Can I build on a Greenbelt?

Map of the green belt zones around London

Greenbelts exist to check the unrestricted sprawl of large built up areas

Greenbelts exist to check the unrestricted sprawl of large built up areas

Greenbelt architects

Of late, we've been busy behind the scenes beavering away on several projects  on greenbelts taking them through and past the planning process. Being based in a green belt area we thought we'd share some thoughts and tips on how we negotiated the planning maze and legislation surrounding greenbelts. 

The best starting point to consider is the National Planning Policy Framework (NPPF). Here we can understand first why it's important to protect our greenbelts.

There are essential 5 core reasons.

  • to check the unrestricted sprawl of large built-up areas
  • to prevent neighbouring towns merging into one another
  • to assist in safeguarding the countryside from encroachment
  • to preserve the setting and special character of historic towns
  • to assist in urban regeneration, by encouraging the recycling of derelict and other urban land

Any proposal will need to consider these points and address each of them if we are to achieve planning approval. Living and working in the greenbelt, I completely agree with each of these points and would hate to lose the character of our beautiful countryside and towns.  The core purpose of any project is to ensure that we are making a positive impact on it's context. With greenbelts, this aspect is purely focused upon.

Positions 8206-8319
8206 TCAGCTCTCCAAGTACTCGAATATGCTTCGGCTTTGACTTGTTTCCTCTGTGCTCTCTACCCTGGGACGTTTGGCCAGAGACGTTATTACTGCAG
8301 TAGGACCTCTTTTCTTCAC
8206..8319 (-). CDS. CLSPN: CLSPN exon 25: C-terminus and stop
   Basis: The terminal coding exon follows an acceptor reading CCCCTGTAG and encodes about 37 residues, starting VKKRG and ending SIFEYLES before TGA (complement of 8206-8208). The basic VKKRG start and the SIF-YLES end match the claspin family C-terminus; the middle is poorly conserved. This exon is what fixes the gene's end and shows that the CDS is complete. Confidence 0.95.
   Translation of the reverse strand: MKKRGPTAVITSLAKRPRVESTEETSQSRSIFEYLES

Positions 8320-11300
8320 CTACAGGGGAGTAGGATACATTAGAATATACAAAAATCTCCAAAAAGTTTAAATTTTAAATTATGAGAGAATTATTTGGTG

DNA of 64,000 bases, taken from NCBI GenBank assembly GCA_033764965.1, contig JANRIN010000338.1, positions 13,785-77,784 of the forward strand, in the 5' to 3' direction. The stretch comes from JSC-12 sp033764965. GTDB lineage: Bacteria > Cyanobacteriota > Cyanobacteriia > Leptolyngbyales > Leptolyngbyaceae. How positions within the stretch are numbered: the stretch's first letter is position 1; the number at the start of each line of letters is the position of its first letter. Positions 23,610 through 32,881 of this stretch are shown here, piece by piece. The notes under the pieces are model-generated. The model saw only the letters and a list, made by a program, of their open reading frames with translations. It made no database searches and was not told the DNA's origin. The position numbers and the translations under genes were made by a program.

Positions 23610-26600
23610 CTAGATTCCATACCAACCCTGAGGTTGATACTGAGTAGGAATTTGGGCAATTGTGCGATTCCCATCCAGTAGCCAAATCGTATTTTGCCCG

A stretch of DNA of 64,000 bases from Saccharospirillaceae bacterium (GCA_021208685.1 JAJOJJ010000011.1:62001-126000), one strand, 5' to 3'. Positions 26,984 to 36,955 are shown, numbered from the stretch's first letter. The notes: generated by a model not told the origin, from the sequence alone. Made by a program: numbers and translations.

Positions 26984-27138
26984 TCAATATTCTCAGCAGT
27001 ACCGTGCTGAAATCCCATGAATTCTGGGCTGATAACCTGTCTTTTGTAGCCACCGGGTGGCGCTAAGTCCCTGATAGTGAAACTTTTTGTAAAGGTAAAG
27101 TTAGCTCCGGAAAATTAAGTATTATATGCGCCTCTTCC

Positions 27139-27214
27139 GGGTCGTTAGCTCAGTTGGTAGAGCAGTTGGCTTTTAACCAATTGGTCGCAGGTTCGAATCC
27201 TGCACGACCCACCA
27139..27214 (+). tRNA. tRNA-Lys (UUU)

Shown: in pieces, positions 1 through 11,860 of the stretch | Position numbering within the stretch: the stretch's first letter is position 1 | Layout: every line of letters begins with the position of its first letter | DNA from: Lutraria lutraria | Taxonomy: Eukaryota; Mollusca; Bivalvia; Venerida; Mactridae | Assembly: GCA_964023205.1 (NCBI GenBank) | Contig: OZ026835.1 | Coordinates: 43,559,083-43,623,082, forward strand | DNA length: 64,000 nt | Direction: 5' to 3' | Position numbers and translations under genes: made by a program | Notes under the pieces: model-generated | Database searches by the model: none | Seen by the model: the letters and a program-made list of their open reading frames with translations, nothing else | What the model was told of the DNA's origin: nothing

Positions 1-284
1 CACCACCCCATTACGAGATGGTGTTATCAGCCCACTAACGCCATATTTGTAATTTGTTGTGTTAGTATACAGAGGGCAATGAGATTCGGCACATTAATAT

In the NPPF there are a set of very specific criteria which discusses why a local authority would regard the construction of new buildings in a green belt  an exceptional circumstance to grant approval:

  1. Buildings for agriculture and forestry
     
  2. Provision of appropriate facilities for outdoor sport, outdoor recreation and for cemeteries, as long as it preserves the openness of the Green Belt and does not conflict with the purposes of including land within it
     
  3. The extension or alteration of a building provided that it does not result in disproportionate additions over and above the size of the original building
     
  4. the replacement of a building, provided the new building is in the same use and not materially larger than the one it replaces
     
  5. limited infilling in villages, and limited affordable housing for local community needs under policies set out in the Local Plan
     
  6. limited infilling or the partial or complete redevelopment of previously developed sites (brownfield land), whether redundant or in continuing use (excluding temporary buildings), which would not have a greater impact on the openness of the Green Belt and the purpose of including land within it than the existing development

When planning a proposal, your design team will have to demonstrate exceptional circumstances which relate to one or more of the above.

Our work has spanned across numerous greenbelt sites now and there's a plethora of legislative hurdles to negotiate. The best position for a client with a greenbelt site, is to have an experienced team of architects and potentially planning consultants. They'll be able to help you deliver a scheme which is carefully negotiated through pre-planning meetings and planning submissions to give your scheme the best chance of approval.